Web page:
Cloth vs clothes

A cloth is a piece of fabric, a material of fibers woven together. It is used to make clothes, which are pieces of cloth sewn together to wear on your body. Sometimes clothes are referred to as clothing, which dispenses with the sometimes troublesome plural noun. The plural of cloth is cloths. And the plural of clothes is clothes.  To clothe someone is to put clothes on him or her. Occasionally the cloth refers to the station or power that a pastor or preacher of the Christian faith … [Read more...]

Nowadays, anymore, or any more

Nowadays is an adverb used to say something is done now or in the current time. It is one word like heretofore and wheresoever. Nowdays or now a days are misspellings, even though the origin of the word is a phrase that was spelled as separate words (now a dayes). A synonym for this term is anymore. It can mean exactly the same as nowadays, or it can mean no longer (e.g., not moving anymore). This is sometimes seen as two words, but the popularity of the single word form has almost … [Read more...]

Dietician or dietitian

Dietician is a variant spelling of dietitian. A dietitian is someone who is employed to tell others about their diet, or about the way they eat. They study dietetics. The t spelling is used about three times as much as the c spelling. Examples A dietitian from Morris Hospital will offer tips to help people with diabetes eat sensibly through the holiday season while still enjoying social gatherings during a free program from 6 to 7:30 p.m. Dec. 16 in Whitman Assembly Room 1 at Morris … [Read more...]

Operationalise or operationalize

To operationalize something is to make it operational, or to put it into use. Inside the Unites States it is spelled with a z in all its forms. While outside the United States it is spelled operationalise, operationalises, etc. The noun form is operationalization (or operationalisation). Examples He says the technology is simple to use, but can be a challenge to operationalize. [News Works] The solicitor general has repeatedly said that the new agreement signed this year "simply … [Read more...]

Ferment or foment

For something to ferment, its chemical structure changes, and the resulting change sometimes contains alcohol. The process can also be called fermentation.  Something can be described as fermentable. To cause something to foment is to agitate it or increase its growth. There is a pejorative connotation with this word and its synonyms include incite. Someone who foments something or someone is called a fomenter. In some instances ferment can be a synonym for foment, but foment does … [Read more...]

Go down a treat

For something to go down  a treat it goes over very well with an audience, or has a good outcome. It is used most outside of the United States and can be used to describe food or anything really. The first term conjugates in this phrase to make went down a treat, goes down a treat, going down a treat, etc. The word treat  is always singular. A variation is for something to work a treat, which means it does its intended function very well. Examples We are grateful that she has forked out … [Read more...]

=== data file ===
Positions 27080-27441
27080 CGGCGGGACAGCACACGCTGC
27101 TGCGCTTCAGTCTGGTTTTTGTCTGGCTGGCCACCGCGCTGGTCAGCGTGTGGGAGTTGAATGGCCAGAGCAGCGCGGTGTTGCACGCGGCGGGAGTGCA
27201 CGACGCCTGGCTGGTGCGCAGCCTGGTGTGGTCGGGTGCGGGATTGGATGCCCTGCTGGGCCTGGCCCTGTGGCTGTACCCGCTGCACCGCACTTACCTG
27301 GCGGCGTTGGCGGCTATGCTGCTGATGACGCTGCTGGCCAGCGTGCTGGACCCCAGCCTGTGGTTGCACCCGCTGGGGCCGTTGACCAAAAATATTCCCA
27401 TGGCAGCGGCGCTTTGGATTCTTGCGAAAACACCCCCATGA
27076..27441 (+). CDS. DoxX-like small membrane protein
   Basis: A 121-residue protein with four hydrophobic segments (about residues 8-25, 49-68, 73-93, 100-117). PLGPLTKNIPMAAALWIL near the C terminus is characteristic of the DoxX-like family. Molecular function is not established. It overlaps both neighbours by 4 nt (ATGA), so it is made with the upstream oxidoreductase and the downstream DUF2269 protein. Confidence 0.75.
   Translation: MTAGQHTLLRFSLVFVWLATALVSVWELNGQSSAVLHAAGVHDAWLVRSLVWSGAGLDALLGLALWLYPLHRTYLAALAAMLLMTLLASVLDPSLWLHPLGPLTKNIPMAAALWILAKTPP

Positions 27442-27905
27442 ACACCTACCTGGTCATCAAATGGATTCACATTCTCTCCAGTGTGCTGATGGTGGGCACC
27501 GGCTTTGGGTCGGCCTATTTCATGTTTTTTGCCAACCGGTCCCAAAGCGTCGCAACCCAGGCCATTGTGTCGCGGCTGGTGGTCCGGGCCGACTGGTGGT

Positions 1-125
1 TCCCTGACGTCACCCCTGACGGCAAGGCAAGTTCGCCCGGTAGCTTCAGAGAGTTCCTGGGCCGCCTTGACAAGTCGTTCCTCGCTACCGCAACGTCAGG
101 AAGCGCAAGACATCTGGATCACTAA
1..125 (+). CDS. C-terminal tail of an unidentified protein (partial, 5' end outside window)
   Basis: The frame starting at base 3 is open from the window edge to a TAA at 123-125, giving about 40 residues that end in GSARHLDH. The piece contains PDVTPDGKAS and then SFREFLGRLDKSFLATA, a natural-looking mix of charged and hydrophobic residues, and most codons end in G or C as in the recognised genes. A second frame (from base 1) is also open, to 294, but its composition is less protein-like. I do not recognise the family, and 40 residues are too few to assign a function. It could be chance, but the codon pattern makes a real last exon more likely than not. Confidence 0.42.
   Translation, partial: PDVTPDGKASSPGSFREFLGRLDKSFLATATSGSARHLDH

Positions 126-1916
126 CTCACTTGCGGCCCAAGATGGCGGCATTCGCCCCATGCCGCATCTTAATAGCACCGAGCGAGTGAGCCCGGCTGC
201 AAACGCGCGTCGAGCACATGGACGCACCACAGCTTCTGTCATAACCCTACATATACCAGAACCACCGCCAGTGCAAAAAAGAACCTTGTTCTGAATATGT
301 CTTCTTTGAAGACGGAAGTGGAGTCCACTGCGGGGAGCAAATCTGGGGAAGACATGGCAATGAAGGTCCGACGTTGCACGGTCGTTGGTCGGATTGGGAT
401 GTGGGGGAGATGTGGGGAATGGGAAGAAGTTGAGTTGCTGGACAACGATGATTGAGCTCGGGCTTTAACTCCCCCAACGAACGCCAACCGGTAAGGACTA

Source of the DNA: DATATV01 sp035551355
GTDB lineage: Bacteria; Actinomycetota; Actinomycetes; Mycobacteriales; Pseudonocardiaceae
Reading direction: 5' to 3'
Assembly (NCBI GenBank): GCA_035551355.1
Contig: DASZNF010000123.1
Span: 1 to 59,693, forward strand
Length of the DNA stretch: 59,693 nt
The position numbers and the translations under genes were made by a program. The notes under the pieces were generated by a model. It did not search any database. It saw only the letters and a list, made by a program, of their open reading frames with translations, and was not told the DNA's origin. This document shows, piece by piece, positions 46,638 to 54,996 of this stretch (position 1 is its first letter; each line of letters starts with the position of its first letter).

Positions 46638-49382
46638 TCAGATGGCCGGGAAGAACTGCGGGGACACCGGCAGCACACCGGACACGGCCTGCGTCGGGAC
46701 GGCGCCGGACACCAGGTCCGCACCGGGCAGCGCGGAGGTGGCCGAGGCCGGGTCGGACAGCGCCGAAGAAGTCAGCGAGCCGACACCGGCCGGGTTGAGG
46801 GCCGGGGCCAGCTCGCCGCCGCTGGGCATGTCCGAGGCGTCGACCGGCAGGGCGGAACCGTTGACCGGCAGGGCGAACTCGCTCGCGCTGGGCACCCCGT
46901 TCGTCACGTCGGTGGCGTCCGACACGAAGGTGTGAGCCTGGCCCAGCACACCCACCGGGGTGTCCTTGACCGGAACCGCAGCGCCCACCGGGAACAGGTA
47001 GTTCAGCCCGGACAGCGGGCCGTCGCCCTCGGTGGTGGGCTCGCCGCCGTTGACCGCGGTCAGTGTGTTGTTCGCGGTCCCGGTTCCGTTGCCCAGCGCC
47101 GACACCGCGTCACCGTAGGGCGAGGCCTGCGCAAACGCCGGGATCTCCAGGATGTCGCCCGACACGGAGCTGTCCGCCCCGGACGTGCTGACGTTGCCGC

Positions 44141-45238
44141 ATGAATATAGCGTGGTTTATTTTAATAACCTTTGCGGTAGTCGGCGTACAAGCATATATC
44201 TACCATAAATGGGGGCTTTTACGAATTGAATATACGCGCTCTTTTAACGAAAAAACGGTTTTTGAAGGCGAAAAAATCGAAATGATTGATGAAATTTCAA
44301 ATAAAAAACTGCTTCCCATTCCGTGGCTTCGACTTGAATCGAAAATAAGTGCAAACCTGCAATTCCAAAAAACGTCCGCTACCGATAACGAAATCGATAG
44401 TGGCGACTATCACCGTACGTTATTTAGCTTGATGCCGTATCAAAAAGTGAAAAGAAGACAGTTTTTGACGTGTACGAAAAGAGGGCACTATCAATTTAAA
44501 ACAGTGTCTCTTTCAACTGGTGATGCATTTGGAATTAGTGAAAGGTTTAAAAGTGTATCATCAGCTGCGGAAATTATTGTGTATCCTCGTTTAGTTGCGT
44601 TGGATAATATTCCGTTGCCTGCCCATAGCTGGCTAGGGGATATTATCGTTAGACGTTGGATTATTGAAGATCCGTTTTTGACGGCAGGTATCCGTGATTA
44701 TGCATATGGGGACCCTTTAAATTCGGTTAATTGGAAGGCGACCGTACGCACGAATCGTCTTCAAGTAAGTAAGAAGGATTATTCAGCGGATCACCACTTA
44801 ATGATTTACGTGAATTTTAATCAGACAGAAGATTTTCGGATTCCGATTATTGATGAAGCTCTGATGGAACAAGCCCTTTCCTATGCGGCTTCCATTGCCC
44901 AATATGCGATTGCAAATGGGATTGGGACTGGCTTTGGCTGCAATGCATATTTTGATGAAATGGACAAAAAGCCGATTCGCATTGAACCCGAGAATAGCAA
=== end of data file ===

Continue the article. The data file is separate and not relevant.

Maximise or maximize

To maximise something is to use it to its fullest or to get the most out of it, whether it be a job, a computer, or a bar of soap. If you maximise something you could also be increasing it to its fullest. One can be a maximiser and you could refer to your activity as maximisation. The s spelling is for outside the United States. While inside the Unites we spell all the variations with a z. Examples Add mirrors. They are an easy way to maximise light and create a feeling of space. [Biz … [Read more...]


Certifiable is one of those interesting words which has two meanings that are completely opposed. On the one hand, certifiable means to be mentally ill or without the ability to make logical and sensible decisions. The person could be certified as crazy in a mental institution. On the other hand, certifiable may also mean the person or object is able to be certified, or able to be deemed real or genuine. The teacher who is ready to take his certification exam is certifiable. The large ruby … [Read more...]

Accent vs accentuate


To accent something is to emphasize it or put it at the forefront. In pronunciation it also means putting more emphasis or force on one syllable. As a noun, accent means the way a certain group of people talk that is attributed to where they live. It also describes the syllable in a word which is said with greater emphasis (e.g., the accent is on the second syllable). The noun form may also describe the mark above certain characters from other languages, such as the tilde, ˜. However, this … [Read more...]

Interview with Pat O’Conner

Patricia O'Conner

Please meet Patricia T. O'Conner, author of the national bestseller, Woe Is I and writer of the very popular blog, Grammarphobia. Please introduce yourself and provide some background information. I’m an author and a blogger, but in my previous life I was a newspaper journalist. At the Wall Street Journal in the early 1980s, I was an editor on the national desk and also wrote the Page 1 “Worldwide” column. Later I moved to the New York Times, where I spent many years as a staff editor on the … [Read more...]

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